Supervision for doulas?

As a qualified practising counsellor, it is a requirement that I undertake ongoing supervision to the tune of approximately 1:12 hours of clinical practice. The recommendation is set in place by the professional bodies with which I am affiliated, the British Association forCounselling and Psychotherapy (BACP) and Counselling in Scotland (COSCA), to support safe and ethical practice.

Quite right too. I have no doubt that my ability to work as an effective practitioner would be fundamentally lacking without the regular thinking time, insight and emotional and practical support that supervision affords me. How would I manage to keep myself emotionally well while holding space for the pain and suffering of people I support, without a space to download? How could I stay with the unknown-ness of another person’s process in a boundaried way, without experienced support?

Not only has this has made me think about others who work in a supportive role, where perhaps there is no provision in place for supervision, or at least, supervision that is meaningful and therefore useful, but it has also made me reflect on what it means to ‘be supervised’. How is being supervised different from being mentored? And would mandatory supervision be useful to the doula role for example?


As a midwife starting out on my career as a birth worker, my experience of supervision was mixed. From a call to extend my skills and push the boundaries of my clinicial practice to simply getting to the end of a box ticking exercise. “The world’s your oyster go out and grab it” versus “Whatever you do, tow the line and don’t get ahead of yourself.” Either way, and bearing in mind that my supervisors were my superiors in the workplace, the space did not really feel anywhere near safe or potentially creative enough for me to begin to process any issues I might have brought. This said, that was all a long time ago, and maybe there is something to note about my youth and the limitations of my professional experience at that time, that might have affected my ability to utilise supervision to its maximum benefit.

As a doula, I joined DoulaUK at the beginning, before the role of doula mentors had been developed. We relied completely on peer support, and as the network grew, those of us who were inspired to, organically assumed the role of the first course leaders and mentors. The now ongoing Doula UK mentoring process was set in place in 2004 and continues as an invaluable internal supportive network for new and developing doulas. I have, however, and to the best of my knowledge like many others who have been there from the outset, been obliged to continue to use peer support. To the great credit of my doula peers, this has nonetheless felt useful and safe enough to help me reflect, process and maintain integrity when dealing with difficult situations. But it has raised my awareness that for experienced doulas in particular, it can be a challenge to find a safe space to emotionally download. Someone to mentor The Mentor as it were.

CertitifateinSupervisionStudies406x271Traditionally, I always have been vocal in the case against the professionalisation of the doula role, but when it comes to accountable supervision, I tend to agree with others in the field who have been highlighting a need for this service among the doula community for some time. I suppose though, that engendering a culture where anyone who assumes as supportive role in their job is required to access emotional and practical support for their practice, makes sense towards limiting the risk of stigmatisation. And then perhaps supervision becomes more about appreciating and maximising the benefits of a supportive relationship, highlighting the act of taking care of yourself, and less about a sense that you are being watched or feeling ashamed for seeking help because you are struggling to cope.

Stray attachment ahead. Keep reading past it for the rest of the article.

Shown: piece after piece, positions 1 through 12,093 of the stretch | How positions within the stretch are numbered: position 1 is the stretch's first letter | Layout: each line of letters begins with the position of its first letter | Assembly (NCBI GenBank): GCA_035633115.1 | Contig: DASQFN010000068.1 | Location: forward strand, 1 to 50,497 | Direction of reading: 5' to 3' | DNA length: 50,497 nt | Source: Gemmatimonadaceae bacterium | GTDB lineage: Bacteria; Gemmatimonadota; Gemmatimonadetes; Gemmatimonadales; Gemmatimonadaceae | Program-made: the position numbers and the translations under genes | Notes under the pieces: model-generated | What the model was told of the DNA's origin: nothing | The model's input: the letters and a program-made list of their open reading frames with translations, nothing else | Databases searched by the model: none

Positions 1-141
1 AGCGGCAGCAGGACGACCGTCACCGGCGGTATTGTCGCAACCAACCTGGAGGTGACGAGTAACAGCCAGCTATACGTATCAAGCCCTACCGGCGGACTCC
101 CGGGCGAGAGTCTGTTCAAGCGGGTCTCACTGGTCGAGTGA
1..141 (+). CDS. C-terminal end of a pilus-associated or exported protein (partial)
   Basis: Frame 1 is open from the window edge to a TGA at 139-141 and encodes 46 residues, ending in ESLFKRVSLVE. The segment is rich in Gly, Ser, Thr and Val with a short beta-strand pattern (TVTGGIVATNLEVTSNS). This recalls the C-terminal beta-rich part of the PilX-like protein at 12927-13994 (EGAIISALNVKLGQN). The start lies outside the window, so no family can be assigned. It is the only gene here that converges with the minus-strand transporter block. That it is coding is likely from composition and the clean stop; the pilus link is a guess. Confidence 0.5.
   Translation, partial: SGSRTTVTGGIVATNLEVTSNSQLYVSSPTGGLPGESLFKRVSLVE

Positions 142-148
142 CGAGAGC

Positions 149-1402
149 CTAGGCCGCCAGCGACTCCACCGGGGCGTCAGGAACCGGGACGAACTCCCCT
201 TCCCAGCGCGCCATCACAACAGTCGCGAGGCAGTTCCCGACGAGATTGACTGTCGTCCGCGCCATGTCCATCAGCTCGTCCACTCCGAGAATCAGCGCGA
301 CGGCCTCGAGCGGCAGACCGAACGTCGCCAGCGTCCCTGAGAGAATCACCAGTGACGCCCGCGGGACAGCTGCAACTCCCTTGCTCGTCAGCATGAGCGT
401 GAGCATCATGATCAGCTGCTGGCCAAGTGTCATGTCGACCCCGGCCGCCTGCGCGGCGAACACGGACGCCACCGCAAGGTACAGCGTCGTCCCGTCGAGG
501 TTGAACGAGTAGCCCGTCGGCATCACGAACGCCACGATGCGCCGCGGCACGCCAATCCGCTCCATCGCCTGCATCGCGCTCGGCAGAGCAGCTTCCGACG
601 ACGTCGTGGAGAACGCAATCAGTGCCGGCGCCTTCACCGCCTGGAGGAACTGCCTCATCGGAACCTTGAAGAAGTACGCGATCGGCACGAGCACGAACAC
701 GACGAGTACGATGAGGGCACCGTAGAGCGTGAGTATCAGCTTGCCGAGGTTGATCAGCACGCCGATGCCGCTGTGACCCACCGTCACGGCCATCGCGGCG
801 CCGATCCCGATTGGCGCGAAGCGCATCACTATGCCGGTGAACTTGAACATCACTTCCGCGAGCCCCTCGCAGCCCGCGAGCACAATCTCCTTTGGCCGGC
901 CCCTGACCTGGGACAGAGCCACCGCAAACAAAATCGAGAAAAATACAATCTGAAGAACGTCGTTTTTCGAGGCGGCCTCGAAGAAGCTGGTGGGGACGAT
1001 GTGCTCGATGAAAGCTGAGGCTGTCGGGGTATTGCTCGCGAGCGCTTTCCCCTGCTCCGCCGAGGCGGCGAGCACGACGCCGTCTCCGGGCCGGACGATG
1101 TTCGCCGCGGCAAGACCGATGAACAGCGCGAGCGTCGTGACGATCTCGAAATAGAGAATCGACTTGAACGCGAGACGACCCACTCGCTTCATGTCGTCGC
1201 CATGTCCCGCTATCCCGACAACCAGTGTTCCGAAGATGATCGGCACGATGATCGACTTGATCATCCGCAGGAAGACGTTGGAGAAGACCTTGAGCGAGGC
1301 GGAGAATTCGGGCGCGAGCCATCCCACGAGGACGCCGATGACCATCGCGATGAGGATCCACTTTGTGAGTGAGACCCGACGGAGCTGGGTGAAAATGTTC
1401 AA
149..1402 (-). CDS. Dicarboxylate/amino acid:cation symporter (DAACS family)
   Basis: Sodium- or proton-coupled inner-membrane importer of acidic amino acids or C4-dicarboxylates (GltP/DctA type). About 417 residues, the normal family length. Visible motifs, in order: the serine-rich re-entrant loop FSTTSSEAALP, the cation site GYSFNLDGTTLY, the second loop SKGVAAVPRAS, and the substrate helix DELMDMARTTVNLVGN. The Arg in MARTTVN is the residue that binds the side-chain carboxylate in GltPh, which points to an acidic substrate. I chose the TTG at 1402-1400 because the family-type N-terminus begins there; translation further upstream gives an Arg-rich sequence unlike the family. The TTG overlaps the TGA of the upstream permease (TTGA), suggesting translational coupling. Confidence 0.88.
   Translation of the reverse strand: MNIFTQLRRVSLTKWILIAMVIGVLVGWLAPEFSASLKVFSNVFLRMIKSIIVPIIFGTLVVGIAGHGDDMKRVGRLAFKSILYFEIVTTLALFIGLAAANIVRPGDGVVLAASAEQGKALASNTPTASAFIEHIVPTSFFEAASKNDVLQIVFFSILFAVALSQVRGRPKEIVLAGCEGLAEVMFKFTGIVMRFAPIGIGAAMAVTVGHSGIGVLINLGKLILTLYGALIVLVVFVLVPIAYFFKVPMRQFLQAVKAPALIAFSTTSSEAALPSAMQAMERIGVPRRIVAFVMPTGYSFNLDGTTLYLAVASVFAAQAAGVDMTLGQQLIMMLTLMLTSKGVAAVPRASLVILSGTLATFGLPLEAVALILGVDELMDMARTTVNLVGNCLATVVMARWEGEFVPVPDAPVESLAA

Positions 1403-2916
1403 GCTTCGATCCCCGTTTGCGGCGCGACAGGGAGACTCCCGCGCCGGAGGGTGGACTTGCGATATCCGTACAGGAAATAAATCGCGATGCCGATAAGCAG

And taking care of yourself IS essential to being able to work effectively as a doula. So if supervision is required, it seems important that it works in a way that is useful to you. A place to think about a critical incident for example, or to explore how you are managing your business perhaps ? Or just generally time to reflect on how things are going, how well you are resourced and where you might be heading with your practice? Bearing in mind that sessions can be undertaken with anyone who has enough knowledge, skill and experience to be able to respond to the issues you bring in a respectful, thoughtful and progressive way, whether in-house, independently or as peer group members, so long as you feel you are engaged in a trusting relationship.

A mentor with whom you have a good working relationship can be invaluable, yet there may still be times when talking things through with someone who is not party to the internal politics of your workplace could be useful. And this perhaps becomes more relevant and crucial the more experienced you are in your field. Ultimately, if the reflective space does not feel safe and available enough for a degree of processing and certainly, for integration, how useful can it be for the worker?


I do believe that supervision which is led in a vibrant, dynamic way can be an empowering, creative and essentially useful route to supporting best practice, whether as a doula, a midwife, a counsellor or anyone else working ‘in relationship’ with others. Although without my recent experience of counselling supervision, I perhaps might not have felt so sure.

To find out more about supervision sessions for doulas and other birth workers on an independent basis, face to face or online, see here.

About Adela Stockton MBACP

Psychological Therapy; Clinical Supervision; Equine Assisted Psychotherapy
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